Long term disease-free survival in acute leukemia patients recovering with increased gammadelta T cells after partially mismatched related donor bone marrow transplantation.

South Carolina Cancer Center, Columbia, SC, USA.
Bone Marrow Transplantation (Impact Factor: 3.47). 06/2007; 39(12):751-7. DOI: 10.1038/sj.bmt.1705650
Source: PubMed

ABSTRACT Allogeneic stem cell transplantation (ASCT) has improved leukemia-free survival (LFS) in many but not all patients with acute leukemia. This is an eight-year follow-up to our previous study showing a survival advantage to patients with an increased gammadelta T cells following ASCT. gammadelta T cell levels were collected prospectively in 153 patients (acute lymphoblastic leukemia (ALL) n = 77; acute myelogenous leukemia (AML) n = 76) undergoing partially mismatched related donor ASCT. Median age was 22 years (1-59), and 62% of the patients were in relapse at transplant. Patient-donor human leukocyte antigen (HLA) disparity of three antigens was 37% in the graft-versus-host disease (GvHD) and 29% in the rejection directions. All patients received a partially T cell-depleted graft using T10B9 (n = 46) or OKT3 (n = 107). Five years LFS and overall survival (OS) of patients with increased gammadelta compared to those with normal/decreased numbers were 54.4 vs 19.1%; P < 0.0003, and 70.8 vs 19.6% P < 0.0001, respectively, with no difference in GvHD (P = 0.96). In a Cox multivariate analysis, normal/decreased gammadelta (hazard ratio (HR) 4.26, P = 0.0002) and sex mismatch (HR 1.45 P=0.049) were associated with inferior LFS. In conclusion, gammadelta T cells may facilitate a graft-versus-leukemia (GvL) effect, without causing GvHD. Further evaluations of this effect may lead to specific immunotherapy for patients with refractory leukemia.

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    ABSTRACT: Despite effective anti-viral therapies, cytomegalovirus (CMV) is still associated with direct (CMV disease) and indirect effects (rejection and poor graft survival) in kidney transplant recipients. Recently, an unconventional T cell population (collectively designated as Vδ2(neg) γδ T cells) has been characterized during the anti-CMV immune response in all solid-organ and bone-marrow transplant recipients, neonates, and healthy people. These CMV-induced Vδ2(neg) γδ T cells undergo a dramatic and stable expansion after CMV infection, in a conventional "adaptive" manner. Similarly, as CMV-specific CD8+ αβ T cells, they exhibit an effector/memory TEMRA phenotype and cytotoxic effector functions. Activation of Vδ2(neg) γδ T cells by CMV-infected cells involves the γδ T cell receptor (TCR) and still ill-defined co-stimulatory molecules such as LFA-1. A multiple of Vδ2(neg) γδ TCR ligands are apparently recognized on CMV-infected cells, the first one identified being the major histocompatibility complex-related molecule endothelial protein C receptor. A singularity of CMV-induced Vδ2(neg) γδ T cells is to acquire CD16 expression and to exert an antibody-dependent cell-mediated inhibition on CMV replication, which is controlled by a specific cytokine microenvironment. Beyond the well-demonstrated direct anti-CMV effect of Vδ2(neg) γδ T cells, unexpected indirect effects of these cells have been also observed in the context of kidney transplantation. CMV-induced Vδ2(neg) γδ T cells have been involved in surveillance of malignancy subsequent to long-term immunosuppression. Moreover, CMV-induced CD16+ γδ T cells are cell effectors of antibody-mediated rejection of kidney transplants, and represent a new physiopathological contribution to the well-known association between CMV infection and poor graft survival. All these basic and clinical studies paved the road to the development of a future γδ T cell-based immunotherapy. In the meantime, γδ T cell monitoring should prove a valuable immunological biomarker in the management of CMV infection.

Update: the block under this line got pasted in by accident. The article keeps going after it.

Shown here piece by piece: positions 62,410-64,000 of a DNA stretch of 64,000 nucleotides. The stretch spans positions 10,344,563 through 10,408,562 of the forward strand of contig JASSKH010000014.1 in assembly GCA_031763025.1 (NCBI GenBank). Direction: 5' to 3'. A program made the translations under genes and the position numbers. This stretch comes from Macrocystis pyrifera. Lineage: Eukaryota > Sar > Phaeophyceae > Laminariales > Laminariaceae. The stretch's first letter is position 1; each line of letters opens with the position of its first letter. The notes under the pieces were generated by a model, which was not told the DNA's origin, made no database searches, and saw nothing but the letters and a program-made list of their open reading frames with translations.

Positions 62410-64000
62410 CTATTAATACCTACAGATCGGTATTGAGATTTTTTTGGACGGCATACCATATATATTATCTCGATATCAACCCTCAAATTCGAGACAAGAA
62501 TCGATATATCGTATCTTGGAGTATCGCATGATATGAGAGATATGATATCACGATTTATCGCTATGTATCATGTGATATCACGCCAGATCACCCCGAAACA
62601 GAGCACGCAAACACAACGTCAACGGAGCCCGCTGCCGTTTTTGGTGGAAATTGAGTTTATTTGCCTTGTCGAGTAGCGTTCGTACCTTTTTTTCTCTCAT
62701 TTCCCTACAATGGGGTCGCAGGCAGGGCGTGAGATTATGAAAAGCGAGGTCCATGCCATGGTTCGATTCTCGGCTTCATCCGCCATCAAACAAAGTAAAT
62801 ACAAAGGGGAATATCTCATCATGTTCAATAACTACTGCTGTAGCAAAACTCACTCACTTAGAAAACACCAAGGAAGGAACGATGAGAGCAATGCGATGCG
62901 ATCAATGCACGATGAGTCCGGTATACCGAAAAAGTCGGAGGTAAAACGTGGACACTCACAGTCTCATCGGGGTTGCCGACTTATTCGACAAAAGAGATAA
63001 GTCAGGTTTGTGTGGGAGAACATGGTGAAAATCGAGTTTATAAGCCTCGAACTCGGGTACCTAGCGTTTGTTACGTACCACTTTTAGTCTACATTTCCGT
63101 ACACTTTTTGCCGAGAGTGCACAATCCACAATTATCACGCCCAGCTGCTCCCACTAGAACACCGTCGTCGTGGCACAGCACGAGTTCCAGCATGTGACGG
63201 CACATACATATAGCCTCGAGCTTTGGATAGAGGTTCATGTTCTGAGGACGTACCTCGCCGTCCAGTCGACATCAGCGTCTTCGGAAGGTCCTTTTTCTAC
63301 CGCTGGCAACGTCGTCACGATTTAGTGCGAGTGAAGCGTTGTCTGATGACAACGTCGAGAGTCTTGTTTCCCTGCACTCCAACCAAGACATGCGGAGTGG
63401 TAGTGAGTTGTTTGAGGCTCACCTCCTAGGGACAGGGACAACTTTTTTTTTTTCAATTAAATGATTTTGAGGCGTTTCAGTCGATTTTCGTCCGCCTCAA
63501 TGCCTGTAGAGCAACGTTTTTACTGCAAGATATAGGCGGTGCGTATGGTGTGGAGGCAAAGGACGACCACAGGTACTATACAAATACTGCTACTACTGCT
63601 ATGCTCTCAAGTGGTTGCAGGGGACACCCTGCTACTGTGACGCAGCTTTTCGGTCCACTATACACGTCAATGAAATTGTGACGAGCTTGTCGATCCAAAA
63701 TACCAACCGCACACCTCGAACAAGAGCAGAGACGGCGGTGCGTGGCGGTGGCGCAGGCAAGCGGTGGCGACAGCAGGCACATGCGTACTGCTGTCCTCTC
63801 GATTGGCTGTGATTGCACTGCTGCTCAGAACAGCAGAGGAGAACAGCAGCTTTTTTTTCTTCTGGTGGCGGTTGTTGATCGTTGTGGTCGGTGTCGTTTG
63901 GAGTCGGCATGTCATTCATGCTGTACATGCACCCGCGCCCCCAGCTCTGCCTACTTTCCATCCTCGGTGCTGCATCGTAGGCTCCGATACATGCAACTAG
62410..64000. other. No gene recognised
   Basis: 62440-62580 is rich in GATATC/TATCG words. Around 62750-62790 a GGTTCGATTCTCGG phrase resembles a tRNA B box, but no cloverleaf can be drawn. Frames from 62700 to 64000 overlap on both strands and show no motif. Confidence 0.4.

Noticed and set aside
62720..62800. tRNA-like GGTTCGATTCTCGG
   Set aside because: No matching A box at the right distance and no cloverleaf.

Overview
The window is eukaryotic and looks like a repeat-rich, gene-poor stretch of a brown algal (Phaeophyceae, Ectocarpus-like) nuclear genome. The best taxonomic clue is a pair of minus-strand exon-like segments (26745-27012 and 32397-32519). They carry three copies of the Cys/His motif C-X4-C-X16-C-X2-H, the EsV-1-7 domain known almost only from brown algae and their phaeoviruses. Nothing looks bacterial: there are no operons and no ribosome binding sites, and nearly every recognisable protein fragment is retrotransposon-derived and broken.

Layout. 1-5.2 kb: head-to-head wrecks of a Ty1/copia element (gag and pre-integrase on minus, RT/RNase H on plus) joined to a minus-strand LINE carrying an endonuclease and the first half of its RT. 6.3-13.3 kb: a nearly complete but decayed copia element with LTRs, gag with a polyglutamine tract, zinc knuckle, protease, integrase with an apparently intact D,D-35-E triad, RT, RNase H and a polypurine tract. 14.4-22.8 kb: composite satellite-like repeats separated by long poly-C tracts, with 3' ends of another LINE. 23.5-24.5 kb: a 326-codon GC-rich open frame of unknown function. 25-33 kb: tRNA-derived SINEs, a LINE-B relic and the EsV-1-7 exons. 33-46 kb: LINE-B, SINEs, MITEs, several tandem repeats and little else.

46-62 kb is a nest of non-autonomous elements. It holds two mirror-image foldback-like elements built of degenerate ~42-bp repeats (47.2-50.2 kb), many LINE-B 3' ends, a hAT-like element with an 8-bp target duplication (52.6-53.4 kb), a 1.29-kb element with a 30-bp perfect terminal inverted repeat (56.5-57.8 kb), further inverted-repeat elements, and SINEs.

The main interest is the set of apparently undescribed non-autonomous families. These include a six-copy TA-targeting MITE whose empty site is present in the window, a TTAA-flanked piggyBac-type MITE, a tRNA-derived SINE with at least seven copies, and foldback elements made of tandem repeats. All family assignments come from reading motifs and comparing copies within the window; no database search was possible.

Frontiers in Immunology 01/2015; 6:3. DOI:10.3389/fimmu.2015.00003

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